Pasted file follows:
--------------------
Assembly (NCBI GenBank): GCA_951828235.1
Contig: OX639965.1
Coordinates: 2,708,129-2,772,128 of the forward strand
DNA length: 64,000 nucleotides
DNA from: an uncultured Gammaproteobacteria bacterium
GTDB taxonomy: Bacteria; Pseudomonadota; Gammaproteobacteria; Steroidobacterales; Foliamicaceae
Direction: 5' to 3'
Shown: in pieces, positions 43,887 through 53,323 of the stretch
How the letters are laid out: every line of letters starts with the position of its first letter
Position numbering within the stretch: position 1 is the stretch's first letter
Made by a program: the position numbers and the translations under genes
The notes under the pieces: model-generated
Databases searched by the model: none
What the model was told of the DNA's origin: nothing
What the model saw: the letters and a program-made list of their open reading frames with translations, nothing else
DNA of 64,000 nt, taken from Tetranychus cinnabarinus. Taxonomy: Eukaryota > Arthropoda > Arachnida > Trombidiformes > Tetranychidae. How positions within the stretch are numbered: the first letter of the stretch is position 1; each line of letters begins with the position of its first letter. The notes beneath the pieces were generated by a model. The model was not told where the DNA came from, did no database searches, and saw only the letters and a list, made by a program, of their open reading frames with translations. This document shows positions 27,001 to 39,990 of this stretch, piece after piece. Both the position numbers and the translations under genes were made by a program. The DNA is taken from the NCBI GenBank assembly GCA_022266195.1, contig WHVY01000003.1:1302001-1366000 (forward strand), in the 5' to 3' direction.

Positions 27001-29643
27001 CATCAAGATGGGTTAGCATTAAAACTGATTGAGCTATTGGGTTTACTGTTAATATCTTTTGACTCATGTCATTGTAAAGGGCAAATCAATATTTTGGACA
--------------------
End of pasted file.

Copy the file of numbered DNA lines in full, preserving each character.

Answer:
Assembly (NCBI GenBank): GCA_951828235.1
Contig: OX639965.1
Coordinates: 2,708,129-2,772,128 of the forward strand
DNA length: 64,000 nucleotides
DNA from: an uncultured Gammaproteobacteria bacterium
GTDB taxonomy: Bacteria; Pseudomonadota; Gammaproteobacteria; Steroidobacterales; Foliamicaceae
Direction: 5' to 3'
Shown: in pieces, positions 43,887 through 53,323 of the stretch
How the letters are laid out: every line of letters starts with the position of its first letter
Position numbering within the stretch: position 1 is the stretch's first letter
Made by a program: the position numbers and the translations under genes
The notes under the pieces: model-generated
Databases searched by the model: none
What the model was told of the DNA's origin: nothing
What the model saw: the letters and a program-made list of their open reading frames with translations, nothing else
DNA of 64,000 nt, taken from Tetranychus cinnabarinus. Taxonomy: Eukaryota > Arthropoda > Arachnida > Trombidiformes > Tetranychidae. How positions within the stretch are numbered: the first letter of the stretch is position 1; each line of letters begins with the position of its first letter. The notes beneath the pieces were generated by a model. The model was not told where the DNA came from, did no database searches, and saw only the letters and a list, made by a program, of their open reading frames with translations. This document shows positions 27,001 to 39,990 of this stretch, piece after piece. Both the position numbers and the translations under genes were made by a program. The DNA is taken from the NCBI GenBank assembly GCA_022266195.1, contig WHVY01000003.1:1302001-1366000 (forward strand), in the 5' to 3' direction.

Positions 27001-29643
27001 CATCAAGATGGGTTAGCATTAAAACTGATTGAGCTATTGGGTTTACTGTTAATATCTTTTGACTCATGTCATTGTAAAGGGCAAATCAATATTTTGGACA